Back at the base, Bharani Dasi interfaced with the Bhaktivedanta Book Trust to supply the orders, while Tulsi-Lata and Nandani Dasi called moteliers to confirm their orders. They then sent them the Bhagavad-gitas throughout the month of December.
Like the Gideon’s Bibles, all the Gitas are supplied to motel and hotel rooms for free. ISKCON temples all over the US support the effort by making announcements during their Sunday Feast programs and having boxes of books sponsored.
Left to right – Shyam Bihari Das of ISKCON Atlanta, AAHOA chairman Alkesh Patel, and Ramada Inn motelier Ramanbhai Patel
Donations are also collected from other communities. This holiday season, for instance, Ramananda Sakha, Mukharavinda Das and Sraddha Devi, a director at a California computer company, collected around $20,000 from their corporate contacts to subsidize Bhagavad-Gitas for motels and hotels.
And the donations and hard work are worth it. Regularly, moteliers have to replace the Bhagavad-gitas in their rooms because guests take them along with them.
This December, a businesswoman who was attending a local conference in Boston read a Bhagavad-gita in her hotel room. Seeing the stamped address of the local temple on the front page, she visited that Sunday and inquired about Krishna consciousness.
And there are others.
The Bhagavad-gita is a profound literature,” wrote Jon Rodriguez, a guest who sent in a complimentary Thank You letter to a Washington D.C. motel. “I thank the motel authorities who allowed me this opportunity. It has helped me to understand who I am and what this life is about. Life is much happier and less stressful. I still can’t believe my luck. Thank you!”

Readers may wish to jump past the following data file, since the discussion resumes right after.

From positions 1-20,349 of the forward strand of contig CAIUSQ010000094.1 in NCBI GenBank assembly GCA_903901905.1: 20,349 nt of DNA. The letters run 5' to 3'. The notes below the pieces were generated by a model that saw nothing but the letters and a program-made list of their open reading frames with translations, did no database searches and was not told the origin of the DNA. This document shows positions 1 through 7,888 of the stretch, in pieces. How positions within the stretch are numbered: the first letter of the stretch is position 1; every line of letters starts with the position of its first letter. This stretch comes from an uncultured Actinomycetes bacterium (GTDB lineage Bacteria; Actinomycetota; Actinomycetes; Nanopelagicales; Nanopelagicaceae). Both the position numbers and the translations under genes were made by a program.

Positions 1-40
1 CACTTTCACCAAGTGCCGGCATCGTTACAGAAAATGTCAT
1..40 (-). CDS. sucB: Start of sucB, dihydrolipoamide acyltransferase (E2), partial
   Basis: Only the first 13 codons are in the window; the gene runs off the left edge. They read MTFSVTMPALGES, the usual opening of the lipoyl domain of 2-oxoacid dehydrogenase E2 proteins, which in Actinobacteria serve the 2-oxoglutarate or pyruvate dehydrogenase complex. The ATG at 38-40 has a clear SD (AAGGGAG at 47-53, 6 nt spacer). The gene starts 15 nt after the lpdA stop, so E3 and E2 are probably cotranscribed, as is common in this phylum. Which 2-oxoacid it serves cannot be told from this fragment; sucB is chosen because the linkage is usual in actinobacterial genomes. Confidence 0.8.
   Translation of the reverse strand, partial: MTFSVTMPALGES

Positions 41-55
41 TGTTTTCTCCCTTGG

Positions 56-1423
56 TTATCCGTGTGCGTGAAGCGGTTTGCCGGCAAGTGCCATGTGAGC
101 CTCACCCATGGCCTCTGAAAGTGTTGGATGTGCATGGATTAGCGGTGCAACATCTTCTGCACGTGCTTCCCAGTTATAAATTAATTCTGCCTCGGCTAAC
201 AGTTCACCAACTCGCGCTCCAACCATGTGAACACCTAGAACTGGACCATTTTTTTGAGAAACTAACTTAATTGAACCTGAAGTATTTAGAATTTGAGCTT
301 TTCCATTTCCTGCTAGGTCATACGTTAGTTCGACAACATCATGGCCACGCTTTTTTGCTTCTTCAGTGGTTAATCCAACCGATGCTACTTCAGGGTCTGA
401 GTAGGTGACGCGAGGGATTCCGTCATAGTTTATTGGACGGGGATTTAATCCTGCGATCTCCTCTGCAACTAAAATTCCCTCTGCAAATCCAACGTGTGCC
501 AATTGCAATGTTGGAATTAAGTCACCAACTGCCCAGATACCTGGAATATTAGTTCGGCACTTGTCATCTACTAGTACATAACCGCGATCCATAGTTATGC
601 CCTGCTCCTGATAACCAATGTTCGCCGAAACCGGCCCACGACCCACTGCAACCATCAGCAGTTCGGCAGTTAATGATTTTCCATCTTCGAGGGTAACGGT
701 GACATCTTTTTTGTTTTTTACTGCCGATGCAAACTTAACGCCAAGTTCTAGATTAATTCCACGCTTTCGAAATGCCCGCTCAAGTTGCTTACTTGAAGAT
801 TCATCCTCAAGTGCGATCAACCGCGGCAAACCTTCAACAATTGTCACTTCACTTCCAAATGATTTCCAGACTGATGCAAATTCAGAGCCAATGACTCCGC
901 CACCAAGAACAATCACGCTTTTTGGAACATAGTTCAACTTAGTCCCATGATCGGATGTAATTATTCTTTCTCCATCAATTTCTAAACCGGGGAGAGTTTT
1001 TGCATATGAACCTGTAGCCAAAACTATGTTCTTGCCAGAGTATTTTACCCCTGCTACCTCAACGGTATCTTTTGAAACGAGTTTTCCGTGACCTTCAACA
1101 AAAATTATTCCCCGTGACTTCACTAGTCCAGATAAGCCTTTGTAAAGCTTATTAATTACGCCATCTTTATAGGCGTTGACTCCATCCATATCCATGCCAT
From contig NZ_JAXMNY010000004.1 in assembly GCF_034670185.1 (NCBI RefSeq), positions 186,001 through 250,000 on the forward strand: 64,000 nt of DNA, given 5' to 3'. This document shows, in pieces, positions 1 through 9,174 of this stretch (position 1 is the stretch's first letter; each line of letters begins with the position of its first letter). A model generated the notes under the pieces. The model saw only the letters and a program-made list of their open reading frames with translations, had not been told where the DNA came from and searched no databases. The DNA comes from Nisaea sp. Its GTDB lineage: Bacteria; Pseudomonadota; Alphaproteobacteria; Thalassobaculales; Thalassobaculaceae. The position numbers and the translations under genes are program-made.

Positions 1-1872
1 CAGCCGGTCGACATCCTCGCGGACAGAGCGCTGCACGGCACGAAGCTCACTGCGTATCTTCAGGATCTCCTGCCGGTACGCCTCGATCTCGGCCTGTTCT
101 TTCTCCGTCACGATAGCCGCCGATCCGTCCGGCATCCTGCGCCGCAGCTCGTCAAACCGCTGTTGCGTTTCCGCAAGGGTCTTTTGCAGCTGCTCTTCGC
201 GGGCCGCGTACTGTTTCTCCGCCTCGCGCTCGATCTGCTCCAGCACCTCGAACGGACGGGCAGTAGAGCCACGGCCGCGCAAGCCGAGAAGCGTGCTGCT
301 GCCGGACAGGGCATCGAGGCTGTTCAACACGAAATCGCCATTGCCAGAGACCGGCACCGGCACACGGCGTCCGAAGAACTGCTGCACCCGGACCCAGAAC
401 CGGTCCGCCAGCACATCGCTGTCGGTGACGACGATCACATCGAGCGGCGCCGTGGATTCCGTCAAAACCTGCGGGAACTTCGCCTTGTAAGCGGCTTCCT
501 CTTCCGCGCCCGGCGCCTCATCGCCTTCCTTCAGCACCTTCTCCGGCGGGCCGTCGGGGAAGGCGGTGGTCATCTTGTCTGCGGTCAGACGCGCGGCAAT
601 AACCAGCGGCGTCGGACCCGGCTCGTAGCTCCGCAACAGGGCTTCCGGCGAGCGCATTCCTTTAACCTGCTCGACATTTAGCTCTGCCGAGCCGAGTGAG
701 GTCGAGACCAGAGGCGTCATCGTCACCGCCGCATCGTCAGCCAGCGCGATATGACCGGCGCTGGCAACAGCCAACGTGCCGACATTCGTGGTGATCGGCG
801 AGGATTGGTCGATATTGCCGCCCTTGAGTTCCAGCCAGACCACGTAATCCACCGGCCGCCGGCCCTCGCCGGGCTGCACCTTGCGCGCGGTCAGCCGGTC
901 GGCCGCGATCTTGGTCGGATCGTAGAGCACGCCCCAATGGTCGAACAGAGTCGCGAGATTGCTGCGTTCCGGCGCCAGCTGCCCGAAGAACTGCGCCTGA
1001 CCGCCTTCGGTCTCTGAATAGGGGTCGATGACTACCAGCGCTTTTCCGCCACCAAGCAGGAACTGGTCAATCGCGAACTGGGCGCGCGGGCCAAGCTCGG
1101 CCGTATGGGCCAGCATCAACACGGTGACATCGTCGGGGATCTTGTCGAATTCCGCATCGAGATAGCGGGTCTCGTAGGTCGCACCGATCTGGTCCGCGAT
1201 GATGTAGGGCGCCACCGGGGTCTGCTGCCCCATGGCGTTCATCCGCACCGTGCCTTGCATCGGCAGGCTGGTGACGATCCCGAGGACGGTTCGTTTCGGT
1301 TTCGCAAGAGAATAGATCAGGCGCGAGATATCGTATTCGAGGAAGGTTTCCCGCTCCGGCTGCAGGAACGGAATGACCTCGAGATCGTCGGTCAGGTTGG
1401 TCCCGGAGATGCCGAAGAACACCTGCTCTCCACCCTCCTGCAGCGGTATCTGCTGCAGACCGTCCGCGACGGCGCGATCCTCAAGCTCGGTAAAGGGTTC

Super 8 Motel owner Mr. Patel holds up one of 77 Gitas he accepted on the spot from Vedavit Krishna Das (left) and Manish Prabhu (right
Another guest at a California motel, Terrence, wrote, “I got my first Gita in a hotel room and ever since I read the first verse my life has been ever increasingly in Krishna consciousness. Life is a journey back to Krishna. Peace…”
Yet another guest, Leon, who read the Bhagavad-gita in his hotel room became a devotee at ISKCON Silicon Valley. Today he is initiated as Nitya Kripa Das and serves the program that changed his life by making flyers to advertise it.
Meanwhile motel owners are also delighted with the opportunity to keep Bhagavad-gitas in their rooms.
“I often see guests coming in for breakfast with Bhagavad-gita in hand and reading it while they are in the lobby or in the reception room,” said Nilesh P., manager of a Sacramento Super 8. “ It is satisfying to know that I have contributed in spreading this knowledge.”
Everyone wants to help, with even fellow exhibitors at various AAHOA conventions offering creative ideas to boost the project.
The Motel Gita project is such a hit that as well as the ISKCON communities already participating—Silicon Valley, Alachua, Atlanta, Boston, Washington D.C., Laguna Beach, and Oregon—others are becoming inspired to join, such as Philadelphia, and Winnipeg in Canada.
The program may spread overseas too, with devotees in Singapore and London showing interest.
Back in the US, devotees plan to expand the amount of AAHOA conventions they attend, and to develop relationships with other hoteliers’ associations.
“We hope that someday, just like the Gideon’s Bible, the Bhagavad-gita will become a standard in motel rooms,” Rohinanandana says.